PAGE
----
Interview with Amorette Dye (a.k.a. Sakurako Kitsa)

I'm thrilled to present Food Culture Index's first interview—with bento artist Amorette Dye, who works her magic under the name Sakurako Kitsa. There are two previous posts on Ms. Dye's work on this blog (here, and here). She has been featured on Gourmet magazine's website,  Geeknews, CBC Radio's blog, Le Monde's website, and elsewhere. She has contributed to the books Face Food by Christopher Salyers and 501 Bento Lunches, from Korero Books (for which she also wrote the forward). More information about Amorette Dye and her creations is available on her flickr page as well as her bracingly honest blog, The Sururako Chronicles.  In addition to answering my questions (our exchange took place via email over a few days), she's been kind enough to share one of her most recent creations: a sea turtle made from a mushroom.

You use a Japanese name—Sakurako Kitsa—for your bento box creations. Why is this?

Sakurako Kitsa is just a Russo-Japanese mishmash that sort of loosely means "Cherry Blossom Kitten." I've always loved cherry blossom season and I had just adopted a Siamese kitten when I came up with the name. When I first started doing bento art, it seemed like people liked my work but were really hung-up on the fact that I wasn't Japanese. I'm not as worried about it now, but at the time it was extremely important to me that people just be entertained by my food-art without worrying about my ethnicity. People were satisfied enough by the ambiguity of the name that the focus went back where it belonged: the silly food pictures I was trying to show them in the first place.

bento frog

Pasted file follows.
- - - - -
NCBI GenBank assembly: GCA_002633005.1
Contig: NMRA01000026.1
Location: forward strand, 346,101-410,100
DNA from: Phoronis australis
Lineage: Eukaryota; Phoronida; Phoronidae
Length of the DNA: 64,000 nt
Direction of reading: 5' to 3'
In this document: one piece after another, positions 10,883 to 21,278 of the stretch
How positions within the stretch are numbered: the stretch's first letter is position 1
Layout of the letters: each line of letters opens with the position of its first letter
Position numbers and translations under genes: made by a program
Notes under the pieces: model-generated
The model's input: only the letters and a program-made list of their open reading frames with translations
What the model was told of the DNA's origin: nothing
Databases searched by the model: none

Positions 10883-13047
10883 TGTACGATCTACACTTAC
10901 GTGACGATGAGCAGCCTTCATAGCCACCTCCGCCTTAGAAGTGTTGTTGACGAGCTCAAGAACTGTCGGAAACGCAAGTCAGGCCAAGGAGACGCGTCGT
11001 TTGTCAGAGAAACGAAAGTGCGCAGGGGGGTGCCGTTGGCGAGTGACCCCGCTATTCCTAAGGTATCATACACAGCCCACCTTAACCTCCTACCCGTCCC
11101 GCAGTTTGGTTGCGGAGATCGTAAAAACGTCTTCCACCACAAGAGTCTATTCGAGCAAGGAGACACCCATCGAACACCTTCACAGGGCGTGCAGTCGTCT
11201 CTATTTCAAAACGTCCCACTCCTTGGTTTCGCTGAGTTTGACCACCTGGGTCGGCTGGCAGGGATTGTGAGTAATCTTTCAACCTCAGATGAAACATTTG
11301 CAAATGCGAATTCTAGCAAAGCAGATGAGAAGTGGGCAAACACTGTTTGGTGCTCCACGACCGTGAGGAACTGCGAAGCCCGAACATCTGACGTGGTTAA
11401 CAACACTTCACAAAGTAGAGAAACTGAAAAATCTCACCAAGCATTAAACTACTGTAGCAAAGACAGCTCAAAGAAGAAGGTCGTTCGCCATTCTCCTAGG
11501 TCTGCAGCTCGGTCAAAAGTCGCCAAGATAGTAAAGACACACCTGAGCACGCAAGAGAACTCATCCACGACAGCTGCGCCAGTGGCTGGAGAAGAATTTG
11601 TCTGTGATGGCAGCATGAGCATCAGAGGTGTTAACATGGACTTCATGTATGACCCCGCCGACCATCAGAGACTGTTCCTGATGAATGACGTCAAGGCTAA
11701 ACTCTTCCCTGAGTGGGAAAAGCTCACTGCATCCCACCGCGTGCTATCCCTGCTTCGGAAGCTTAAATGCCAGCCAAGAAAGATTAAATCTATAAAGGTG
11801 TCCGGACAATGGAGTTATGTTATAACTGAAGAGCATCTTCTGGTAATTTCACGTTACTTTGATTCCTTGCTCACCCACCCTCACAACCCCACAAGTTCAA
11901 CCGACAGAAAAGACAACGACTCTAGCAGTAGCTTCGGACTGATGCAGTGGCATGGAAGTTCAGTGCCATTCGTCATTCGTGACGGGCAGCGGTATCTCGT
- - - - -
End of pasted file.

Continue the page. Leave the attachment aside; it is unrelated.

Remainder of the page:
How did you get interested in the Japanese art of bento boxes?

I was one of those kids who always saw faces in woodgrain and wallpaper patterns, and it kept on right through to adulthood in the grocery store. I'd pick up a strawberry and a cleft in the pointy end would make it look like a bunny's face, if it just had some ears. So I'd get it home and try to make it match what was in my head, and it always neat to see if I could really make it work. That sort of turned into trying to make interesting garnishes, then I'd find myself arranging things a certain way when I packed my lunches for work. When other people noticed that my lunches were pictures, I'd get self-conscious and stop. Later, when I decided it didn't matter whether people noticed or not, I just went ahead and had fun with it.

Obento is an art form that's very friendly to that way of thinking. If you think that your leftover pot roast looks like a gnarled piece of driftwood, you're encouraged to go with it. It's always fun to see what other people come up with, as well. Some people get hypercompetitive with "kyaraben" (making accurate representations of anime characters, etc), and kyaraben can get really amazing, but I always just preferred to keep it casual and fun. The more freeform style I do is referred to as "oekakiben".

I love food, and it's so easy to be creative with food. It's so beautiful and so versatile, and there's an infinite variety of colors and shapes and textures to work with. And food is such a natural fit to Japanese art, the respect for form and the beauty of nature. It all comes together in a very simple way that feels very "right" to me.


bento (tomato) lobster

Your thoughts on how a strawberry can be a "bunny face," and a bit of leftover pot roast a piece of "gnarled driftwood" makes me think of something the photographer Minor White said about how an artist needs to see things for what they are, and also "for what Else they are." Food art, like your bento boxes, are kind of the ultimate "what else," and yet, in the end, it's still food, it's still eaten, and no matter how gorgeous the illusion, the art disappears. How do you feel about the transience of your chosen art form? Are you ever tempted to make more permanent, less edible art?

I've dabbled. But I think the ephemeral nature of food art is really a big part of its charm, and of its attractiveness to me. It's more beautiful because you know it's not going to stay that way forever. But no, I can't say that I could just gobble down a plate of vegetables I spent hours carving with no regrets. That's why I began taking photographs of what I did, so there would be some record of it having existed. It's been a good compromise.